Thursday, September 23

Thailand Bans Sharing News That ‘Causes Public Fear’ Amid Pandemic Criticism | Coronavirus


The Thai government has banned sharing news that “causes fear in the public,” even if those reports are true, as officials face mounting criticism for their handling of the pandemic.

On Thursday, the government toughened an emergency decree imposed more than a year ago that initially targeted fake news. The latest restrictions prohibit people from distributing “information that causes public fear” or sharing “distorted information that causes misunderstandings that affect national stability.”

The measures have been widely condemned by media groups and rights experts as an attempt to shut down negative news and silence the debate. Sunai Phasuk, senior researcher on Thailand at Human Rights Watch’s Asia division, described it as a “severe blow” to press freedom in the country.

“I think the government realizes that it is now facing a credibility crisis due to this disastrous response to the Covid situation, but instead of trying to find better solutions, more efficient solutions, it chooses to gag anyone from speaking up. about his faults, “Sunai said. . “This provision is not concerned with accuracy or whether it is true or false.”

Under the regulations, if bogus content is spread online, the country’s broadcasting regulator will contact internet service providers to identify the person’s ISP address and block their internet access.

Non-compliant Internet providers will be deemed to have breached their operating license requirements and action will be taken against them.

Sunai said he feared the measures would be used against online reporters and critics who use social media to share news and political comments that do not flatter the government.

The measures come as Thailand struggles to contain an increasingly serious Covid outbreak that has overwhelmed hospitals and caused economic misery.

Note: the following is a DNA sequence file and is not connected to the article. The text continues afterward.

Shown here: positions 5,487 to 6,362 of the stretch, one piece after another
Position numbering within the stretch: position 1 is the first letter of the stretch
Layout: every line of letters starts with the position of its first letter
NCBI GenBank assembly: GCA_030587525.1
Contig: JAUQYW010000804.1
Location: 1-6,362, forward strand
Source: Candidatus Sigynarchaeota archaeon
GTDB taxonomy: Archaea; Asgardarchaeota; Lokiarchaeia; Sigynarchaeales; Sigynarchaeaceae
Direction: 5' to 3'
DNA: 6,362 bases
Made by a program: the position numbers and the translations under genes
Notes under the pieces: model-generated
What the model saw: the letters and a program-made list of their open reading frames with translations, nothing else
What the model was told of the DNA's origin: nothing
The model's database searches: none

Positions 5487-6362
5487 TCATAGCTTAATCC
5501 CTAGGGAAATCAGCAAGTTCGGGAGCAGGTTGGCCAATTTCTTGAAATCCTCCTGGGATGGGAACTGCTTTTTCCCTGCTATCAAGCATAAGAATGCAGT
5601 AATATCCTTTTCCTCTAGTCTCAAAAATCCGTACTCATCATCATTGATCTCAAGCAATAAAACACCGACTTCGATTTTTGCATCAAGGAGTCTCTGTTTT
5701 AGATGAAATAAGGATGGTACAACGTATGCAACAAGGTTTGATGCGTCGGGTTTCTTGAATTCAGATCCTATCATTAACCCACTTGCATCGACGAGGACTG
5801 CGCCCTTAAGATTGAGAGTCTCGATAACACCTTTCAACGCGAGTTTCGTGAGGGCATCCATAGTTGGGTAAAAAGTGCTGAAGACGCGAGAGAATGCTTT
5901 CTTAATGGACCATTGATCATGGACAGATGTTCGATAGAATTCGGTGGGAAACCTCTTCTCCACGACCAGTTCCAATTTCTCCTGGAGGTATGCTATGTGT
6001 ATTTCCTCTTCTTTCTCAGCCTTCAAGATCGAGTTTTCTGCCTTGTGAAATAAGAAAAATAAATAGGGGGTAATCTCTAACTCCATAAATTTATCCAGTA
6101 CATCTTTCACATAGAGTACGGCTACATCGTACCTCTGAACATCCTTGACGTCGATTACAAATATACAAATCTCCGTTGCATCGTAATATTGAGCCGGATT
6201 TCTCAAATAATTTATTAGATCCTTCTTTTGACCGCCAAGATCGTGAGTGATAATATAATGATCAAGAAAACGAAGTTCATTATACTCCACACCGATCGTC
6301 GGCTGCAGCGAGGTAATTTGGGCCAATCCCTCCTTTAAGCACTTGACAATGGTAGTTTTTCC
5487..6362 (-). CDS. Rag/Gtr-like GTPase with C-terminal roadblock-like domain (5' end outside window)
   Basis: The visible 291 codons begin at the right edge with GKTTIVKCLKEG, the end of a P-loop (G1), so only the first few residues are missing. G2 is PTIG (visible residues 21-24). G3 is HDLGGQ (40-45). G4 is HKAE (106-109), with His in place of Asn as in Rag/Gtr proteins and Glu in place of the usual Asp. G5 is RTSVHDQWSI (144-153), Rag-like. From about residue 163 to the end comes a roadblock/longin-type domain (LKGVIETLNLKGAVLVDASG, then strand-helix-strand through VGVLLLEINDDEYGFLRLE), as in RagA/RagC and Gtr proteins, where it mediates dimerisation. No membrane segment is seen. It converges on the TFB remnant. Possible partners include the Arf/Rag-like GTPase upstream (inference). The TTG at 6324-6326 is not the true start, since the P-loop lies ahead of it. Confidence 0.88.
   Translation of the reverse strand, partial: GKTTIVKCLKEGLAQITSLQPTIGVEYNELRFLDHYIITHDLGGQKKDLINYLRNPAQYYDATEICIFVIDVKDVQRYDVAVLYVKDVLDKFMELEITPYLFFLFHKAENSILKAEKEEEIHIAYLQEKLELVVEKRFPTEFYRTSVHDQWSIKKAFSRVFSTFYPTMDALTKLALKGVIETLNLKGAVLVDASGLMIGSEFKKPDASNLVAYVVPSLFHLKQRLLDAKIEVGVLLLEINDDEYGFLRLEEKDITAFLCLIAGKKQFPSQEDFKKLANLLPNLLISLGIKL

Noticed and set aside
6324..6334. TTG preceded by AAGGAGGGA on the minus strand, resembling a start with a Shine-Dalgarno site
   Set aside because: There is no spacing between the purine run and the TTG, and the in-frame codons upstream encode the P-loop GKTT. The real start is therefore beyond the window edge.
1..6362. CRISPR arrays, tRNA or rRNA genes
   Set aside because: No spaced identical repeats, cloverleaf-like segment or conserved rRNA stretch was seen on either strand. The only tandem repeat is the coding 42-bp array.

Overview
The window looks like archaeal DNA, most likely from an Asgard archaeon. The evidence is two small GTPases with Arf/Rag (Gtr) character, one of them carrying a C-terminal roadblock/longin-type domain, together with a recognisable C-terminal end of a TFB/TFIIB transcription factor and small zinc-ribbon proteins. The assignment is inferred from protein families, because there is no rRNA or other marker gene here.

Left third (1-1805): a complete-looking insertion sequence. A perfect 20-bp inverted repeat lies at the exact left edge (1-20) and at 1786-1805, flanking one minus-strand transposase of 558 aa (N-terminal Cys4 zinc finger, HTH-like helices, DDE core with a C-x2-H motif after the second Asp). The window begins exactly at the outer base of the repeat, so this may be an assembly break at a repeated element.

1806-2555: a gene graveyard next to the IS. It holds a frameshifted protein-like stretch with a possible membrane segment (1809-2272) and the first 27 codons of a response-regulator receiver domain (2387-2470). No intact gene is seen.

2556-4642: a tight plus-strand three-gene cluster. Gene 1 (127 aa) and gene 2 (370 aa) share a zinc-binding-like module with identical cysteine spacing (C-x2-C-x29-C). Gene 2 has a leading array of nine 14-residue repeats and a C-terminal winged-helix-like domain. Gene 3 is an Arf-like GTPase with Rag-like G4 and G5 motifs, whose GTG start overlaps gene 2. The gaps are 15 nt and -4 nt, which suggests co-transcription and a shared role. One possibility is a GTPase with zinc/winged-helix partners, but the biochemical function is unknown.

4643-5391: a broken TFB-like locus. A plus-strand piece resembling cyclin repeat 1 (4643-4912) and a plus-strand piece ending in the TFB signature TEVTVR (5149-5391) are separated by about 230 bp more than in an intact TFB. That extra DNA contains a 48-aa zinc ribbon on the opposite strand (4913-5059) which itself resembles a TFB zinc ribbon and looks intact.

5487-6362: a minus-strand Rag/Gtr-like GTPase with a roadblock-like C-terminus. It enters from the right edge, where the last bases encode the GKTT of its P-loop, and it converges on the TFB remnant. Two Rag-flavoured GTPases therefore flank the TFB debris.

The government has faced particular criticism for its delayed vaccination campaign: approximately 5% of the population is fully vaccinated. Images of people dying on the street have circulated online, fueling public anger at the government.

Officials warned the public about posting such images and cracked down on celebrities who criticized their response.

Tipanan Sirichana of the Prime Minister’s Office of the Secretary said on Thursday that members of the public who violated the emergency decree or the Cybercrime Act while commenting on the Covid situation could face fines or imprisonment. People should verify the source of social media images before sharing them, he said, adding that “you can get involved in the distribution of distorted information that creates chaos and discourages people who are working.”

Deputy Police Spokesperson Pol Col Kissana Phathanacharoen said that while “quite a few” images shared online showed Covid victims who had died on the streets, there were also “many” [instances of] distorted information out there ”. One image that circulated online was of a drunk person, he said.

“The authorities have been working day and night with the Ministry of Economy and Digital Society to repress those who have malicious intentions,” he added.

He said the emergency measure would not be used to target truthful reports. “If you share real information, but that information causes chaos in society, that’s absolutely fine,” Kissana said.

In recent weeks, officials have targeted online influencers and celebrities who have criticized their handling of the increasingly serious outbreak in the country. Teen rapper Danupa Khanatheerakul, known as Milli, paid 2,000 baht after being accused of defaming Prime Minister Prayuth Chan-ocha by criticizing the government’s response. Yutthalert Sippaphak, a prominent film director, is also reportedly facing a complaint, while Miss Grand Thailand 2020, Patcharporn Chantharapradit, said she had received a police summons.

On Friday, 17,345 cases of Covid-19 were reported, with 117 deaths. The total deaths in the country has risen to 4,679, up from fewer than 100 deaths just four months ago. The latest wave has been driven by the more infectious Delta variant and exacerbated by the delayed vaccination schedule.


www.theguardian.com

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